Prior to my arrival in Leadville, a young Latino with whom I worked at the shipping clerk job in Denver had managed to sour me, albeit all out of proportion, on his culture.  Tossing his voluminous shag cut, he strutted around the warehouse in his platform shoes and bell-bottoms, insisted that I look at wallet photos of all the Latinas (he claimed) he had bedded.  No soft-spoken, gentlemanly Eddie Espinosa, he was an annoying, cock-of-the-walk urban Latino giving me my first taste of the toxic Latin masculinity known as machismo. 

There were undoubtedly Climax Latinos given to machismo, although I saw it exhibited only once during the eight months I worked at the mine.  One morning, as a bunch of us were headed from the parking lot to the “dry,” the building in which miners clocked in, got their gear, and prepared to descend into the guts of Bartlett Mountain, one burly hombre in a group of muchachos, walking immediately behind a Latina I’d seen working underground, cooed, “A beeg ass for a beeg man!”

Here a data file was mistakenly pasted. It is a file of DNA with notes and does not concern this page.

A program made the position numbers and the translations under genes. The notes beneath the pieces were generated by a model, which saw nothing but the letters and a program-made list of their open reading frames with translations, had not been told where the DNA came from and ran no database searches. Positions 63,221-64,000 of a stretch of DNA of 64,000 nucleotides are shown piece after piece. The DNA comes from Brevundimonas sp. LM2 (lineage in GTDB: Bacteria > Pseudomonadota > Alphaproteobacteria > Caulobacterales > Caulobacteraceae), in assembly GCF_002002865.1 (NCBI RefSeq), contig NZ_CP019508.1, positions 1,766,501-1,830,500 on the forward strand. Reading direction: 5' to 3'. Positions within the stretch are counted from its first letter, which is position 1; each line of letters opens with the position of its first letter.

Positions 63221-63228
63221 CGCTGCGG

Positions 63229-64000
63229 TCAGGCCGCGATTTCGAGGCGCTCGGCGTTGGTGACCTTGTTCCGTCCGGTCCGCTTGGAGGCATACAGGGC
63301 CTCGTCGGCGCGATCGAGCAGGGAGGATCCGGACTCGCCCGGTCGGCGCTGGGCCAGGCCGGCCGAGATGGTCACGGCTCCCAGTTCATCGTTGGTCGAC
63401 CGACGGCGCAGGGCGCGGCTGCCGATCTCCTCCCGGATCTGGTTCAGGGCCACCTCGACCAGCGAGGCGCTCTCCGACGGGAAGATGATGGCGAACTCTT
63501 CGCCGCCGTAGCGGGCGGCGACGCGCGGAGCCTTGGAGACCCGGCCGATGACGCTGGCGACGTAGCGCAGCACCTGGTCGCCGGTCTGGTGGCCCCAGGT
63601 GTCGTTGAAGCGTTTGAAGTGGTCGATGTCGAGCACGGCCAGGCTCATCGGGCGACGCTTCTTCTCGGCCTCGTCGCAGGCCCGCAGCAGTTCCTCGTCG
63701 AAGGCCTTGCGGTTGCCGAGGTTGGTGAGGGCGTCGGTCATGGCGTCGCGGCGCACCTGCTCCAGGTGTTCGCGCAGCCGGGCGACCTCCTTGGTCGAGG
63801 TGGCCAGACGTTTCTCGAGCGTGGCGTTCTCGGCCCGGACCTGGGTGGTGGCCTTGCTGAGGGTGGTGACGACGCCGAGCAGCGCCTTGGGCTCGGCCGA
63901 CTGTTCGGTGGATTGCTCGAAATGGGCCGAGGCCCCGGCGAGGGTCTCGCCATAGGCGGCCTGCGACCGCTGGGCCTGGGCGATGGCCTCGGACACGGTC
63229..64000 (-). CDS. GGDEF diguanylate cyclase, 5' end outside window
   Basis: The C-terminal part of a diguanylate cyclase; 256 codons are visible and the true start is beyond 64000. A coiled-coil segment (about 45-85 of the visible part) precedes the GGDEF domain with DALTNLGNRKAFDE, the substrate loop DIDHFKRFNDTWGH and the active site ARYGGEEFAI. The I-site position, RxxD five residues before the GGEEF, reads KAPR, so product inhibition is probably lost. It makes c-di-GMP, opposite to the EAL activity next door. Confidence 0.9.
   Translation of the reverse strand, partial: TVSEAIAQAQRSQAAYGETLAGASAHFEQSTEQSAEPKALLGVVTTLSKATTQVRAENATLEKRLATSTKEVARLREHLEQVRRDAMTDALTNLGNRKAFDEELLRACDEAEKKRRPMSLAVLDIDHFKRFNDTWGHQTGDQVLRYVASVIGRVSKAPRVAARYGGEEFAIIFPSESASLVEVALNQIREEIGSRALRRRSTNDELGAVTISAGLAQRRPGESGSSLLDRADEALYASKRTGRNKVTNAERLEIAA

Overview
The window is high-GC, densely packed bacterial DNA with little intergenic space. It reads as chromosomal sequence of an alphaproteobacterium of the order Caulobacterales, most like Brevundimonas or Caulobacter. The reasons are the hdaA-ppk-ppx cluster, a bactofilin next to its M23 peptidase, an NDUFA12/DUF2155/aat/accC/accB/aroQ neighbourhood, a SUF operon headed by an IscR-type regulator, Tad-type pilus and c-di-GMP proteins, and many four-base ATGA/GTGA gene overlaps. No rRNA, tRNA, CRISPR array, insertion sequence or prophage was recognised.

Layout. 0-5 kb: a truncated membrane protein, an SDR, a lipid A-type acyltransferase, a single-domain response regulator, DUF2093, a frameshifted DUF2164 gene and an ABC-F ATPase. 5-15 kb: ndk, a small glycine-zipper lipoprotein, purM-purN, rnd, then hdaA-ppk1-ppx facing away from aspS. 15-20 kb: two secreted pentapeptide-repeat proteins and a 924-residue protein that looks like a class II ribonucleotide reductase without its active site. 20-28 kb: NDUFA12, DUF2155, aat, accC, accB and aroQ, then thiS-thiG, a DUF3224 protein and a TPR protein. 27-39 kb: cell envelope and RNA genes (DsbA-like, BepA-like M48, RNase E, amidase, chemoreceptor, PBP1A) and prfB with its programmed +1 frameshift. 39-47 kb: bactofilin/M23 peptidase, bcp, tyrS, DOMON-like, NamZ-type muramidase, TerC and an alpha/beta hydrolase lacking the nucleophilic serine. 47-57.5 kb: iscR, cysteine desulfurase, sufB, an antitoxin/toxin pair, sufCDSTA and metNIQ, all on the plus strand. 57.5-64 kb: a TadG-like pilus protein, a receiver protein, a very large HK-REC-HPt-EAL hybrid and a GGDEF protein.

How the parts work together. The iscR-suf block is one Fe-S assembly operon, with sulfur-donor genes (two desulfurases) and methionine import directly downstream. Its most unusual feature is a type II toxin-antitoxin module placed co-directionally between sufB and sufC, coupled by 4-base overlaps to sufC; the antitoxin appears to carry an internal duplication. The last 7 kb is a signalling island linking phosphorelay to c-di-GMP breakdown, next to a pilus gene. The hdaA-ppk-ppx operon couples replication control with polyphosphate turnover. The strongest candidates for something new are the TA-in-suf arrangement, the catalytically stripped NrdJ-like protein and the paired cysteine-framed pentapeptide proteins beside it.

I was certain the woman heard the remark.  However, she simply smiled slightly without turning around.  I had no idea what she was feeling, assumed she didn’t know the hombre.  Today, feminists would likely characterize the remark as “controlling.”  Back then, the remark merely disgusted me.  Sure, I reveled in my perceived bravado as a miner, but my sister had taught me to respect women, and this ape made me ashamed of and embarrassed for my gender.  Yet I said nothing to him, for he was indeed “beeg,” “beeger,” in fact, than I.  And, shy and verbally inept as I was in such a situation, I said nothing to the woman after we had all dispersed at the entrance to the dry.  




I Return to Denver, Briefly

In Denver, over the course of a year, I made new friends and rediscovered the joy of using a large public library, browsing a bookstore, playing a game of pick-up basketball at a public court, watching a first-run movie.  I enjoyed the company of my sister, who left the mountains for the city about the time of my departure.